A Birmingham manufacturing company has been shortlisted for a prestigious Lord Stafford Award after securing £650,000 of new orders for its surgical curtain hook.
Opal Contracts, based in Small Heath, manufactures traditional blinds, curtain tracks and security systems, but decided to move into the healthcare sector after seeing a gap in the market.
The Hospital Curtain Hook means disposable curtains can be used on the existing curtain rail of the type used in NHS hospitals across the country to separate beds on wards.
The unique aspect of the hook is that it enables the use of disposable curtains, meaning less handling, no laundry and a significant reduction in the risk of hospital-based infections. It is also faster to change than existing products.
Working with Coventry University’s Health Design and Technology Institute and the Manufacturing Advisory Service – West Midlands, the product has been prototyped, tested and is now on the market.
The new product – already in use with the Plymouth NHS Trust, Birmingham Heartlands, Solihull Hospital and Good Hope Hospital – has earned the company a shortlisting for the prestigious Lord Stafford Awards for Innovation.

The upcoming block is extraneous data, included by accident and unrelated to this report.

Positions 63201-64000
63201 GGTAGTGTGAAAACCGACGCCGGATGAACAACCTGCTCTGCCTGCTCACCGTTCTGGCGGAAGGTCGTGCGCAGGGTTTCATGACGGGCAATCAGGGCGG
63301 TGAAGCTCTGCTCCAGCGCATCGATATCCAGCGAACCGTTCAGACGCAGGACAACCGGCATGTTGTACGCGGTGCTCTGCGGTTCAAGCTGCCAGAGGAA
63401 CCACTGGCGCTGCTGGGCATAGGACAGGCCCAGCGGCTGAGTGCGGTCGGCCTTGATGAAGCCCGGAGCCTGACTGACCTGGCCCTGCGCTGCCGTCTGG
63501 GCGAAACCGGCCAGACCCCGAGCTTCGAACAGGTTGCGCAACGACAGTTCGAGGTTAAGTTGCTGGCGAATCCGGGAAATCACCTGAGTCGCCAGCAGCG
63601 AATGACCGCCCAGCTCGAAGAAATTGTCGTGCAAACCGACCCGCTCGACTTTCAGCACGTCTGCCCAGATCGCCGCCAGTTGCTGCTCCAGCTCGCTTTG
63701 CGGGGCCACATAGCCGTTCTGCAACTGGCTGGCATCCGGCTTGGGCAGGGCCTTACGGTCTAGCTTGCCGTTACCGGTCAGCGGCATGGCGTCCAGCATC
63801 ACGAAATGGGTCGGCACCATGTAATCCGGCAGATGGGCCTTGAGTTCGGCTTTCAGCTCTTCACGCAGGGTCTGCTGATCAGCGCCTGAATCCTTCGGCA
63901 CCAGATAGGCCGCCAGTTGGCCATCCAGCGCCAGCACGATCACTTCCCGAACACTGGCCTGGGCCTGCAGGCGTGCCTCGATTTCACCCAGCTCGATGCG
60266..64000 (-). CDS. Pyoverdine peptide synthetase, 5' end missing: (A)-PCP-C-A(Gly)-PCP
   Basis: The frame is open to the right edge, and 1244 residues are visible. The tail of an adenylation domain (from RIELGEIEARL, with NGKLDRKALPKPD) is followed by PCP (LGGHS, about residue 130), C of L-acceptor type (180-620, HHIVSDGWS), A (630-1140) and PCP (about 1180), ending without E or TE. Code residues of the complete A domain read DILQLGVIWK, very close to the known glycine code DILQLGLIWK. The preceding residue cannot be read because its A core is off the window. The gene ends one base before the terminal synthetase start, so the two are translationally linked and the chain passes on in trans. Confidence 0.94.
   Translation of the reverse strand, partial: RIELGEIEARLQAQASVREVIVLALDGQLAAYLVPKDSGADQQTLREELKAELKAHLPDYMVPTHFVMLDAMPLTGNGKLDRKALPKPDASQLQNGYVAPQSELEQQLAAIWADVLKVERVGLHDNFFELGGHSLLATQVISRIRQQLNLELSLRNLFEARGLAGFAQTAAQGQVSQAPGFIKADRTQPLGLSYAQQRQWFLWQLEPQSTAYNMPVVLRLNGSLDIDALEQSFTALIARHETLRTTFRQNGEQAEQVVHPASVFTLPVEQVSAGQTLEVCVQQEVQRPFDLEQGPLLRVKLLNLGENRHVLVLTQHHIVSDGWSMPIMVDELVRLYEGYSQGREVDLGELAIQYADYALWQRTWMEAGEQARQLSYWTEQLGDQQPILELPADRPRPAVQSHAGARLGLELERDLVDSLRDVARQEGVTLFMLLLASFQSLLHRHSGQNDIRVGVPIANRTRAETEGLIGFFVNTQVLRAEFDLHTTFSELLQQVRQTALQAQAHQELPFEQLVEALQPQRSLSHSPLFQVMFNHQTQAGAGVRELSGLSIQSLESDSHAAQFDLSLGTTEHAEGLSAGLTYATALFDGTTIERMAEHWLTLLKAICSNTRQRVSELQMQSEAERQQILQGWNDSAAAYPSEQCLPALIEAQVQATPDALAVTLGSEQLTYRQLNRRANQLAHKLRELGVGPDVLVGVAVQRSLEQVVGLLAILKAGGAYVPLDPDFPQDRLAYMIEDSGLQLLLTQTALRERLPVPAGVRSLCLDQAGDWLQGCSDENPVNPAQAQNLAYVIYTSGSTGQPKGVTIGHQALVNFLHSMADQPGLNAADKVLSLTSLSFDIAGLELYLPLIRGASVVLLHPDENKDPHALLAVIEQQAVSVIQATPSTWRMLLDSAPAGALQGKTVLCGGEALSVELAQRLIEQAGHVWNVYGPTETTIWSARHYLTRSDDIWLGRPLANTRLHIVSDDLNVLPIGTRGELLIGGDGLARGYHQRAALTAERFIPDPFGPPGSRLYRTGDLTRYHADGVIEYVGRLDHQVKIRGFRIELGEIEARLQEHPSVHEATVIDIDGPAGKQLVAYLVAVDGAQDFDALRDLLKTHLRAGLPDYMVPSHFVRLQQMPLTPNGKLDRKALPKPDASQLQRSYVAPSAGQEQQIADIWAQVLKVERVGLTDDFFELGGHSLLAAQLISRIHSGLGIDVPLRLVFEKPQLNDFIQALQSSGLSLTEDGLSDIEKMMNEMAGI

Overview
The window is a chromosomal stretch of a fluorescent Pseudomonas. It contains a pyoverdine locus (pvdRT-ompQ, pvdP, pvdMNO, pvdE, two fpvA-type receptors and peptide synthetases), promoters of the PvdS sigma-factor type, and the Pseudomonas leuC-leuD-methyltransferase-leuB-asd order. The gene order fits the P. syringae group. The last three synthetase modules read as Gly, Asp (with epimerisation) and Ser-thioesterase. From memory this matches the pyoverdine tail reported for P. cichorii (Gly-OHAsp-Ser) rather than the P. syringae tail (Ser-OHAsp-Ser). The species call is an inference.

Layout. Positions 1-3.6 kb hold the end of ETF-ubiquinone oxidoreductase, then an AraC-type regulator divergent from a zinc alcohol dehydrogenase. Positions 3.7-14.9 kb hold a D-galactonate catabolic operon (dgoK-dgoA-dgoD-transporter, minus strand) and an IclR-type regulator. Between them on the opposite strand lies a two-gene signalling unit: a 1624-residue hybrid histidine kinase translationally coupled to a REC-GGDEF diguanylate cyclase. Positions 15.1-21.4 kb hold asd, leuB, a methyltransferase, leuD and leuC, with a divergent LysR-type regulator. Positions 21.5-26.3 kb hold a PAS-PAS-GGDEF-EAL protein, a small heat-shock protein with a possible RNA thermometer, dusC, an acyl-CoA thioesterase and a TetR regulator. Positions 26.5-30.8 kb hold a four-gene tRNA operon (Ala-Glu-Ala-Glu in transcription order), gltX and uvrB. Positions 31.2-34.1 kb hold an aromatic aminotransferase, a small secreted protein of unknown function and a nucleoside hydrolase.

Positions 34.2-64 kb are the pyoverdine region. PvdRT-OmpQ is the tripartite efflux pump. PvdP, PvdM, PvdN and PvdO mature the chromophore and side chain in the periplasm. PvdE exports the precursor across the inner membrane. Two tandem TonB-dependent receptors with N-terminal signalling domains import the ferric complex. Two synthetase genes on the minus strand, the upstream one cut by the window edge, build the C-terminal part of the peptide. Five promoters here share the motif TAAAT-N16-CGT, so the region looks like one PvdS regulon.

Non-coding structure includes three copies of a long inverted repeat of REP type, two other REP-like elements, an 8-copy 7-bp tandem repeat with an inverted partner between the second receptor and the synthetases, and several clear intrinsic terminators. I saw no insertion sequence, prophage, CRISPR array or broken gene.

Set up to showcase the very best of collaboration between universities and businesses, Opal Contracts is represented in the Achievement in Innovation category, which will be announced at an awards event at Worcester Cathedral on November 13.
Director Gary Moore said: “The idea developed a few years ago as a result of the work we were doing in the commercial blinds industry. Because of the problems the NHS has been having with hospital acquired infection through ‘superbugs’ such as MRSA, hygiene has become even more vital.
“The curtains surrounding each individual patient bed can be particularly susceptible to contamination and, as such, need to be regularly changed.
“Our innovation means that the process becomes much faster and easier to manage meaning the spread of infection is controlled.”
Patron of the Awards, Lord Stafford, said: “This is a tremendous example of where a manufacturing company and a university have collaborated together to bring to life a product that could have an obvious benefit to society.
“I am delighted to note that it has already secured a healthy order from the NHS and is in the process of tendering for more.”
Established in 2005 by Maurice Laydon and Gary Moore, Opal Contracts has seen sales soar past the £1?million mark for the first time in its history.
It has added three people to the 13-strong workforce and created employment with a local logistics firm and with mental health charity BITA Pathways, who helps with the assembly of the curtain hooks.